The 7-Step Guide to a Perfect At-Home Blowout

| Hair

There are certain universal things we all want: to magically have the entire contents of Rachel Zoe's closet, to look like Jillian Michaels without lifting a finger and to get a fresh-from-the-salon blowout from the comfort of our own homes. Although we can't give you Zoe's wardrobe and we're pretty sure you're going to have to do a few squats to get Michaels' butt, we have some good news: a DIY salon-level blowout is more than achievable (with just a little work!).

Making our way to the salon every time we want a fresh blowout requires extra time and extra money we don't always have; but we're not giving up on the hair of our dreams just yet!

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No salon? No problem. An amazing at-home blowout is at your fingertips and you don’t even know it yet. If you’re thinking you’re not cut out for the process of washing, drying and styling your mane like the pros do, think again: with our easy step-by-step process, you have the power to give yourself the perfect blowout your friends will totally swear was done by your favorite blowdry bar.

1. Use your towel the right way

The key to starting off on the right foot is to remove all excess moisture from your hair before bringing the heat; but remember, gentle is the name of the game. Use a very soft towel to gently squeeze water out of the hair without twisting and turning it, causing breakage. Start at your scalp and slowly blot dry, working your way down to the very ends.

2. Do the prep work

A good prep spray is one of the most important steps before bringing a dryer or a brush close to your strands. Based on your hair’s own needs, prep sprays help prevent frizziness, add volume, provide heat protection, lend moisture and hydration and so much more. Choose your product based on your problem areas and spray hair all over before rough-drying your hair about 75 percent of the way using your fingers to tousle your hair.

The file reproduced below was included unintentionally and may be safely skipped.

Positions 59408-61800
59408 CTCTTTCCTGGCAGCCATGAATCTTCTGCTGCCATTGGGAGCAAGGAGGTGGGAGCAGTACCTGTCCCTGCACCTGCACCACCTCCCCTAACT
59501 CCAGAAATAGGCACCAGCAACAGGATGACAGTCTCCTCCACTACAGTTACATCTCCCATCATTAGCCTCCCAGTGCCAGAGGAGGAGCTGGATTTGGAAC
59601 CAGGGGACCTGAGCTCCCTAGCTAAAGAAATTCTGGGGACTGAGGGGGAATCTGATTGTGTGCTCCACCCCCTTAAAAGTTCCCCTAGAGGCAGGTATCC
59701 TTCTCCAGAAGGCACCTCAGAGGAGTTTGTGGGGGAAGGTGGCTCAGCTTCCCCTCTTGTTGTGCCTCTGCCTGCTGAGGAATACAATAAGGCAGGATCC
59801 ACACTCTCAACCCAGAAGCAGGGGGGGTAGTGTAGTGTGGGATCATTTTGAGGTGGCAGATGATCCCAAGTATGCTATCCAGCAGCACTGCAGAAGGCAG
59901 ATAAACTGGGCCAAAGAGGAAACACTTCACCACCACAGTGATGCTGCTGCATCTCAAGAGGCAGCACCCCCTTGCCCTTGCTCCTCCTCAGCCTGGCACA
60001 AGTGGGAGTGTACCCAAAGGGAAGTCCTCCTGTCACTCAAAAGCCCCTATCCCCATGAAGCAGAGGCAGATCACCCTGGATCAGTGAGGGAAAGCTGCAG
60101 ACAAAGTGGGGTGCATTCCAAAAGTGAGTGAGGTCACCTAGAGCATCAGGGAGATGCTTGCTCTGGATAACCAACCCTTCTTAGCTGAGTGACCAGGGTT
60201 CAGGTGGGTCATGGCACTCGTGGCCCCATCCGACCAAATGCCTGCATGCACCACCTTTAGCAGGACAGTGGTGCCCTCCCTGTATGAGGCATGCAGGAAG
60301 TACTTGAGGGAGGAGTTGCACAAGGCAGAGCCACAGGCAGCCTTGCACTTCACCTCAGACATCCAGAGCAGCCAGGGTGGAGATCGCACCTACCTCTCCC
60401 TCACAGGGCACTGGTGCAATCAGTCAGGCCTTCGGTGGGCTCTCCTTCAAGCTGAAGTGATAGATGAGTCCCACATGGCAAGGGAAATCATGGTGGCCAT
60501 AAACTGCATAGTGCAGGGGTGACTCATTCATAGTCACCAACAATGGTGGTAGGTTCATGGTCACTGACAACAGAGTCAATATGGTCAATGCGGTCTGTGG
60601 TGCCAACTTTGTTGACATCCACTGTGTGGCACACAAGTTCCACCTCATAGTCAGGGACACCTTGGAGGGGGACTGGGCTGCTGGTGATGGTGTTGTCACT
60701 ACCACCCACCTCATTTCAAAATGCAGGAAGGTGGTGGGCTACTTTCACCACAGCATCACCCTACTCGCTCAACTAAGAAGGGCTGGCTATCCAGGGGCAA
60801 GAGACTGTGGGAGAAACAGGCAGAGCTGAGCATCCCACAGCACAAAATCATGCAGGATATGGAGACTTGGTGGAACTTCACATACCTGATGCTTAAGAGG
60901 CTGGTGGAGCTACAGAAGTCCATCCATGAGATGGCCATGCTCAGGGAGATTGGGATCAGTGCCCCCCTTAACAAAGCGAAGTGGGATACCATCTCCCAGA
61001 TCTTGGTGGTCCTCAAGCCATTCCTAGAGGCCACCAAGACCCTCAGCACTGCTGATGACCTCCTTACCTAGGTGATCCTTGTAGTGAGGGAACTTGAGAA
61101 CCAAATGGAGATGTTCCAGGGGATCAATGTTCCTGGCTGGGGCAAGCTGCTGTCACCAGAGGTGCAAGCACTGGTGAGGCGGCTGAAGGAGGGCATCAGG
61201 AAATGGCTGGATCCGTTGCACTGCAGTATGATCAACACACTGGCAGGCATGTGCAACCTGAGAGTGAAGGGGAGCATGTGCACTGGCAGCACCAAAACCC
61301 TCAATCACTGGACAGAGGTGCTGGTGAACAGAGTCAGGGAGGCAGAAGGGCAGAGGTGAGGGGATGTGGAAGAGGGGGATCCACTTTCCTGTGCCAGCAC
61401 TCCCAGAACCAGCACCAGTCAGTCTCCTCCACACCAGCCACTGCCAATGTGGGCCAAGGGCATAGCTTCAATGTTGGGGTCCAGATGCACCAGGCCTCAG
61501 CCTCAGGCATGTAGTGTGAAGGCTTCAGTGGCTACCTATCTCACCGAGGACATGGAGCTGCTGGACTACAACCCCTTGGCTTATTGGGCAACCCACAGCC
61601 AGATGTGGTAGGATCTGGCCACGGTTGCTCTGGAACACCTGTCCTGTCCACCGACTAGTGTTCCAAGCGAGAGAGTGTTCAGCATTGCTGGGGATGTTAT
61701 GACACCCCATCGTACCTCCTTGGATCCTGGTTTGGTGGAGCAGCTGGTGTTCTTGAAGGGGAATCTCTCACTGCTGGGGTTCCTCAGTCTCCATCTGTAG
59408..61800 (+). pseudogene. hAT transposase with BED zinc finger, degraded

(Photo: Shutterstock)

3. Choose the right brush

Once hair is 75 percent dry, it's time to whip out your brush — but not just any brush. That means staying away from stiff, plastic versions which can cause frizz and lead to hair damage. Stick to a 100 percent boar bristle brush for safety and efficiency. 

4. Mix up your technique

Don’t use the same motions and angles the entire time; instead, try first brushing your hair forward towards your face while blowdrying. Then, brush it all towards the back of your head while blasting with heat. Lastly, dry it straight downward. Using this sort of variety can help eliminate any cowlicks and kinks and helps the hair to lie beautifully smooth.

5. Get the perfect shape

We all crave that perfect bouncy shape, especially in the front to frame our face. Take the front section of your hair on one side and pull it straight out in front of your nose—the put the brush on top of the hair and roll it down the hair section. Blast this section with heat from the underneath while rolling the brush up and away from your face; repeat on the other side. This will give off an amazing round, bouncy effect that helps shape your face and gives volume.

6. Use the diffuser

If you’re not into the straight, smooth look but would rather play up curls or waves, bust out the diffuser and lean your head back or flip it over to dry. If you have naturally curly hair, you’ll probably want to use a leave-in curl cream to combat frizz. If your hair is straight but you crave waves, spray in a texture mist before using the diffuser.

7. Make it last!

The hardest part about a blowout is making is last! The key here is using your ponytail to your advantage. If you’re wanting to keep a stick-straight style, pull your ponytail to the nap of your neck so that the hair stays flat. If you’d rather have curls and bouncy volume, pull the ponytail high on top of your head and into a topknot. Don’t use elastics which leave dents; opt for scrunchies instead.

[H/T Instagram / @reesewitherspoon]


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Hayley Simmons |

Hayley Simmons is a twenty-something writer, wife and new mama to her baby girl, Scout. A native Texan turned Nashvillian, she spends her time experimenting with healthy recipes -- then forcing her husband to eat them, finding new ways to not hate the gym and shopping for (an absurd amount of) baby clothes.